Amanda Nancy HORTON [scrapbook] was born about 1832 in Chester, Windsor, Vermont, United States. She died on 11 Mar 1908 in Brattleboro, Windham, Vermont, United States. Amanda married Horace Bemis FARR on 4 Mar 1849 in Cavendish, Windsor, Vermont, United States.

They had the following children.

  F i Eliza Harriet "Elsie" FARR was born in 1850.
  M ii Russell Horace FARR was born on 18 Dec 1852. He died on 10 Nov 1919.
  M iii Francis Steven FARR (twin) was born on 11 Jan 1863.
  M iv Franklin John FARR (twin) was born on 11 Jan 1863.
  F v Mary Anne FARR was born on 16 Mar 1866. She died in Jan 1937.

Russell Horace FARR [Parents] [scrapbook] 1 was born 2 on 18 Dec 1852 in Ludlow, Windsor, Vermont, United States. He died 3 on 10 Nov 1919 in Bellows Falls, Windham, Vermont, United States. Russell married Susan MCNULTY "Susie" on 4 Oct 1874 in Proctorsville, Windsor, Vermont, United States.

Russell H. Farr of Proctorsville (Windsor Co.) Vt. and His wife Susie McNulty

Soon after his birth, Mr. Farrs parents moved to Proctorsville, the village founded by Capt. Proctor in the town of Cavendish. Russell lived his entire life in Proctorsvflle. He took up farming on his fathers farm on Twenty-Mile Stream which occupation he continued until he found work in the Proctorsville mill. This marriage was the first one in the Farr family where ad if ferent  'ethncty entered the decendancy with Susie McNulty, whose mother was born in Ireland, and whose father was of Irish descend and born in St. Johns, Canada. Susie was born in an Irish tenament village in Mt. Holly, where the Irish were all residing as they worked on building the railroad through Vermont. NEWS OF THE RUSSELL FARR FAMILY Proctorsville, 2 Nov., 1877: "On Saturday evening last, Robert Stewart hitched his horse to the post in front of Clark H. Chapmans law office and went into the office; in a few minutes, Russell Farr came up street with a straw bed on a wheelbarrow and the horse, upon seeing it, concluded to leave that place, accordingly after twisting the wagon and a part of the harness several times around the post, he left it and ran up the street, as far as the hotel where he stopped to see if the, scare' was following him. The wagon and harness were very badly bent and Stewart borrowed to return home with."

17 Oct., 1884: "Kimball C. Grimes and wife Harriet, of Illinois, were the guests of Russell Farr last Sabbath. They start for their Western home this week." 28 Aug., 1885: "The lawn party at the house of Russell Farr on the 5th under the auspices of the L. B. A., was an enjoyable affair, being a financial success." 6 April, 1889: "Mrs. Russell Farr was thrown from a carriage on Saturday night. The horse starling as she stepped into the carriage, when she picked up the reins which were crossed, turned the horse around instead of stopping him. The wheels, coming in contact with the platform near Henry P. Gammons blacksmith shop, turned the carriage over. Luther A. French, in trying to get the reins, partly caught her as she fell; both were lamed and she was bruised, but no serious injuries resulted." 12 July, 1889: "The brick building owned by the factory company, used for many years as a boarding house, has been undergoing thorough repairs inside and out, made into two tenements, and is now occupied by Russell Farr, and Luther A. French." 27 Sept., 1889: "John Sheehan and Russell Farr have secured employment in Rutland, the former in T. J. Mullens blacksmith shop, and the other in the employ of the electric light company." In 1890, Russ purchased the home a little ways up Twenty-Mile Stream road from Rhoda L. Rice, and worked to make it one of the prettiest residences in the village.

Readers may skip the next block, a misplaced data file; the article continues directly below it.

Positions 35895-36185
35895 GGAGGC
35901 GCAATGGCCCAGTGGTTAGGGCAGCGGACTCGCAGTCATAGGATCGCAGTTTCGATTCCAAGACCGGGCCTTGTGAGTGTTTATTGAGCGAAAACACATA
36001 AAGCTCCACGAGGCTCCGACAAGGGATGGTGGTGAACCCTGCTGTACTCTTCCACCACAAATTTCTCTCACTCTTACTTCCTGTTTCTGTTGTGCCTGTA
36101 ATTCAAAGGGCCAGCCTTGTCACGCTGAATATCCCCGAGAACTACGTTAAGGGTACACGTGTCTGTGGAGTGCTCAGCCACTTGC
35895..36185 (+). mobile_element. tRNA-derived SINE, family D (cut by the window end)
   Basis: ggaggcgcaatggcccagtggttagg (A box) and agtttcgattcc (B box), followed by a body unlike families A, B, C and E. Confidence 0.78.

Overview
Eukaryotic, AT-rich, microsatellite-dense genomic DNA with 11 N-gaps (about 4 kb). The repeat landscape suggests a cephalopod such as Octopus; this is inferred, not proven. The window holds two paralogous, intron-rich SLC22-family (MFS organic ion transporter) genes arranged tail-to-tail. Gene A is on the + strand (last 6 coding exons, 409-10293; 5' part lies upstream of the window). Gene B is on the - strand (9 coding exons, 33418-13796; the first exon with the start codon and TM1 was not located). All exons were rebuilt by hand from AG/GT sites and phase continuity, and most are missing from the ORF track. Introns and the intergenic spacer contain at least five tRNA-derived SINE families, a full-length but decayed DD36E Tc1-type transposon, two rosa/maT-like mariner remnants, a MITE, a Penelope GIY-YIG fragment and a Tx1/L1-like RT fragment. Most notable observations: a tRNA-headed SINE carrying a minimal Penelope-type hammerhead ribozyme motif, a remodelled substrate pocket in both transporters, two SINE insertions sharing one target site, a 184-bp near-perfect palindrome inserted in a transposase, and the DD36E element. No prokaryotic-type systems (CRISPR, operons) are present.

10 July, 1891: "Russell Farr has purchased of William Smith Jr., the home on Twenty-Mile Stream, belonging to the estate of his father. Mr. Farr takes immediate possession, but will not move until fall." 11 Sept., 1891: Russell Farr has moved to the home he recently purchased. The tenement he vacates is to be occupied by Herbert Batty." 18 March, 1892: "Notwithstanding the inclemency of the weather last Friday evening, about twenty-five attended the sociable at Russell Farrs, given by the Christian Endeavor Society." 9 Sept., 1892: "The members of the Y. P. S. C. E. held a sociable Tuesday evening at the home of Russell Farr, which was largely attended, seventy persons partaking of the refreshments. A party of twenty-two young people from Ludlow were present." 31 Aug., 1894: "Mrs. Russell Farr and Mrs. W. P. Bowman are visiting friends in Rutland for a few days." 14 Dec., 1894: "There will be a dime sociable at Mrs. Russell Farrs next Wednesday evening, Dec. 19th, under the auspices of the Christian Endeavor Society. Cake and coffee will be served. A cordial invitation is extended to all."

In July of 1900, Russ built a new front piazza to his home on Twenty-Mile Stream road. He also was employed for 55 years in the Murdock Woolen Mills. Because ofit's on and off again operation in the early 1900s, many of the mill workers had to, at limes, find work elsewhere.

5 April, 1901: "Russell Farr and Andrew Dunlap went to Saxtons River Monday and are working in the woolen mill there." The mill in Proctorsvflle had shut down for a week. Proctorsville, 26 April, 1901: "The mill in this village started last Monday and the following Proctorsville people who have been working in other mills for the past weeks have returned to their former positions here: John Farrell from Saugus, Mass.; Fred Shedd from Fitchburg, Mass; Mrs. Wallace from Tilton, NH; Mr. & Mrs. Frank Cherrer from Bridgewater, and Russell Farr, Clarence Bailey and Andrew Dunlap from Saxtons River." 5 Sept., 1902: "Russell Farr, who has been sick at his daughters Mrs. Paradys at Bellows Falls for some time past, is reported very low. Mrs. Farr is with him and his father was in Bellows Falls on Wednesday."